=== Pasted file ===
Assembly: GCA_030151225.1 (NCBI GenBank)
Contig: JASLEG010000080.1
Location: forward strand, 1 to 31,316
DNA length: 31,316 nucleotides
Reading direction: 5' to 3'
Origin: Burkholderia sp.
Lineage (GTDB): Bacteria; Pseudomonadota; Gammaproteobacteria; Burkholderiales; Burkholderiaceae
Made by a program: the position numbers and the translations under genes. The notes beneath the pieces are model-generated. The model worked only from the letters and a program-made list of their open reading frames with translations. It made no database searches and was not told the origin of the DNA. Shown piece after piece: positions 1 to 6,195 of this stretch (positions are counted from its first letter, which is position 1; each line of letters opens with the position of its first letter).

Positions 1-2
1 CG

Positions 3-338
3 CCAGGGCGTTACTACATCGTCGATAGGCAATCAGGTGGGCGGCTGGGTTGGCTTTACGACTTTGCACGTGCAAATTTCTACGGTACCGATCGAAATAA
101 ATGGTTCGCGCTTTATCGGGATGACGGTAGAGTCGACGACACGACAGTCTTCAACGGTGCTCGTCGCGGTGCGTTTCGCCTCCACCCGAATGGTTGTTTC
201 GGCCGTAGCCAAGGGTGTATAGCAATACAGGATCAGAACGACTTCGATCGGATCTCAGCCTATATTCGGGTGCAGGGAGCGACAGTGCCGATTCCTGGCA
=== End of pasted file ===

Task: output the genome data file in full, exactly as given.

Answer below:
Assembly: GCA_030151225.1 (NCBI GenBank)
Contig: JASLEG010000080.1
Location: forward strand, 1 to 31,316
DNA length: 31,316 nucleotides
Reading direction: 5' to 3'
Origin: Burkholderia sp.
Lineage (GTDB): Bacteria; Pseudomonadota; Gammaproteobacteria; Burkholderiales; Burkholderiaceae
Made by a program: the position numbers and the translations under genes. The notes beneath the pieces are model-generated. The model worked only from the letters and a program-made list of their open reading frames with translations. It made no database searches and was not told the origin of the DNA. Shown piece after piece: positions 1 to 6,195 of this stretch (positions are counted from its first letter, which is position 1; each line of letters opens with the position of its first letter).

Positions 1-2
1 CG

Positions 3-338
3 CCAGGGCGTTACTACATCGTCGATAGGCAATCAGGTGGGCGGCTGGGTTGGCTTTACGACTTTGCACGTGCAAATTTCTACGGTACCGATCGAAATAA
101 ATGGTTCGCGCTTTATCGGGATGACGGTAGAGTCGACGACACGACAGTCTTCAACGGTGCTCGTCGCGGTGCGTTTCGCCTCCACCCGAATGGTTGTTTC
201 GGCCGTAGCCAAGGGTGTATAGCAATACAGGATCAGAACGACTTCGATCGGATCTCAGCCTATATTCGGGTGCAGGGAGCGACAGTGCCGATTCCTGGCA